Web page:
10,024 reputation
21984
bio website
location 東京
age
visits member for 2 years, 10 months
seen 1 hour ago

Lived in Japan for longer than I'd like to admit, given that my Japanese isn't where it should be given the time here.

I'm strongest in reading, and weakest in speaking. I can never express my thoughts accurately enough or fast enough.

I also have a lot of bad habits when it comes to grammar, having gone for so long without proper study. Japanese is not a language learned by osmosis. I'm hoping to stamp those quirks out by asking questions here.


Aug
24
revised Are all kanji compounds considered words?
added 1 characters in body
Aug
24
asked Are all kanji compounds considered words?
Aug
24
asked Is 音沙汰 not used anymore because communication technology has changed?
Aug
24
comment Difference between 割合 vs 率
@Tsuyoshi Ito: Oh, I see. Fair enough then.
Aug
24
revised Difference between 割合 vs 率
Edited for clarity.
Aug
24
comment Counter for 熊 (bears): ひき or 頭?
@istrasci: Isn't that exactly what I said?
Aug
24
comment Understanding all the words but not the meaning: What does this ad say?
@Tsuyoshi Ito: I corrected むかしばなし because that is something I did know but had simply forgot. However, I left in the がきたいしょう because, as you say, that was integral to the source of the question. Thanks for pointing out the errors.
Aug
23
revised Understanding all the words but not the meaning: What does this ad say?
Corrected typo.
Aug
23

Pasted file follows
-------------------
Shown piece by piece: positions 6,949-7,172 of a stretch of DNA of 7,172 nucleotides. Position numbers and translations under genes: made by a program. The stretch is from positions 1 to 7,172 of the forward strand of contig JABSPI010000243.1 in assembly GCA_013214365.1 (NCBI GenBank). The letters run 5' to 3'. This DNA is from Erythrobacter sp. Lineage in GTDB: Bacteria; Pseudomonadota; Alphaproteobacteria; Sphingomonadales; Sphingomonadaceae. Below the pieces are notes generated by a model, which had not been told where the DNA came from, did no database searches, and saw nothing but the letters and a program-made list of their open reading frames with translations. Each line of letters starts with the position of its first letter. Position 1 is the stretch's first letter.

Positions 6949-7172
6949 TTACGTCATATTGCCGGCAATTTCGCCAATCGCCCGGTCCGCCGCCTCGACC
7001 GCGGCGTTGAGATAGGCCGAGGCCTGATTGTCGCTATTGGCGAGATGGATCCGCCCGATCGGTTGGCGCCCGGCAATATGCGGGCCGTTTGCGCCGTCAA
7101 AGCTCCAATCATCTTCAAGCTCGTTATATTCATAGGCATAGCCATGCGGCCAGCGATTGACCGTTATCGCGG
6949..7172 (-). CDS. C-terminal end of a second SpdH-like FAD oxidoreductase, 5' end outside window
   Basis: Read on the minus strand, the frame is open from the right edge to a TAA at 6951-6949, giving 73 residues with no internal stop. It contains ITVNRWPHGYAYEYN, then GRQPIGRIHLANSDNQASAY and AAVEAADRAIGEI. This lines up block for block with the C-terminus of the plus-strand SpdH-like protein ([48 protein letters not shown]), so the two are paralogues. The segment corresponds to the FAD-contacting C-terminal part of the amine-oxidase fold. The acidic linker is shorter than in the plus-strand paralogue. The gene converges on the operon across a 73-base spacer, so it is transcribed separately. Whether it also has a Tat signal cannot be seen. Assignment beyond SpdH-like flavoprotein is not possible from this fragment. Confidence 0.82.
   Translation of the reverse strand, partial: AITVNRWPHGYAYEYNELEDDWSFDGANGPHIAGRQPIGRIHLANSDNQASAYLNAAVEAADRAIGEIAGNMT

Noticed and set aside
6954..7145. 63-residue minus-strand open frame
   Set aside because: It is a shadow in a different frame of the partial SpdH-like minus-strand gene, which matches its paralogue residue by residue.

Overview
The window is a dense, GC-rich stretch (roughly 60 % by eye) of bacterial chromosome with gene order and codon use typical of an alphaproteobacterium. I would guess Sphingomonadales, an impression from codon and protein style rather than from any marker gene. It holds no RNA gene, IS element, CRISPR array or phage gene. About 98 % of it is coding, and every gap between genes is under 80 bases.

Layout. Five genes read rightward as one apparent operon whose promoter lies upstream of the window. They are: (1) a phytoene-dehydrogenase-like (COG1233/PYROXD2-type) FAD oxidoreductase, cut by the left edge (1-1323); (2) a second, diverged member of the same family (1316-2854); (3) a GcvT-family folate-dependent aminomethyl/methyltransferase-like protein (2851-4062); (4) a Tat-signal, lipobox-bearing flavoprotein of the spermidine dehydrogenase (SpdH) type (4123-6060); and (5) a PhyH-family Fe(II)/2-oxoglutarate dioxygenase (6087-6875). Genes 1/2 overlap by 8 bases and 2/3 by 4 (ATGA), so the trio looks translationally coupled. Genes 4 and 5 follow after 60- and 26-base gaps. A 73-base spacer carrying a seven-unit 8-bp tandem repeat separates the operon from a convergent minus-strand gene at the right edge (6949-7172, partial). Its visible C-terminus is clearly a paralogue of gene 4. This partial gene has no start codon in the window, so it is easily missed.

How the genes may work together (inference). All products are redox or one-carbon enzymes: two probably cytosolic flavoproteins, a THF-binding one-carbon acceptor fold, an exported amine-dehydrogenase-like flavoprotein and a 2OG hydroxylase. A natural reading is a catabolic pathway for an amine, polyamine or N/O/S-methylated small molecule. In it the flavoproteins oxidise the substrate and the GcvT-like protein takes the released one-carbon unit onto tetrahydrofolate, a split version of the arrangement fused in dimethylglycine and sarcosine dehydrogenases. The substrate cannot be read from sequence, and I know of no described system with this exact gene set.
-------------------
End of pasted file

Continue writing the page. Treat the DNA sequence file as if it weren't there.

comment Counter for 熊 (bears): ひき or 頭?
@Pacerier: "Misleading" is a little strong. I would say it's just not nuanced. The actual usage is a little fuzzy in practise, so you could start with that definition and then develop a feel.
Aug
23
comment Does うるさい have a “negative” connotation?
I don't know about quantifying it with "ten times", but yes, I would say that うるさい is to some degree a little stronger than "noisy".
Aug
23
revised Does うるさい have a “negative” connotation?
deleted 155 characters in body
Aug
23
answered Does うるさい have a “negative” connotation?
Aug
23
comment Counter for 熊 (bears): ひき or 頭?
@Pacerier: Animals that usually travel in large groups, so a lone tiger is definitely not 一頭. The key thing is that I think the focus is on the human relation to the animals more than the group. It's about whether or not the animal is felt to be ranch-able, in a sense. So, for example, lions and wolves travel in groups, but they are "packs", but not "herds", and realistically humans can't do much with them on a ranch. Thus lions and wolves aren't 頭.
Aug
23
comment Counter for 熊 (bears): ひき or 頭?
@Dave: youtube.com/watch?v=JWymXNPaU7g
Aug
23
comment Counter for 熊 (bears): ひき or 頭?
@Lukman: I know you're joking, but actually, I think yes, that might be true. It would have to be a ranch-style rearing in groups kind of thing, because merely raising bears would be like having cats, and cats are ひき. But, still... a bear farm might use 頭.
Aug
23
comment What is this crazy guy shouting?
@Enno Shioji: Thank you for your concern! I think the risk was worth it, though, as I aspire to pull in real world examples of Japanese in use, and crazy ranting people is definitely a real world scenario you won't get in a text book ;)
Aug
23
accepted 言ったりしたら versus 言ったら
Aug
23
comment 言ったりしたら versus 言ったら
I'm giving this answer the check mark because I think "throwing his name around" is a viable translation, given that 言ったりしたら seems to mean more than "saying", but the character gives no other examples of possible actions were given other than "saying". So "throwing" hits the right mark of variable actions without being specific about other options.
Aug
23
comment What is this crazy guy shouting?
Thanks for the transcription! Reading your text and then listening to what he says, I can start to pick out more words, though even still I have a hard time making out a lot of them.
Aug
23
accepted What is this crazy guy shouting?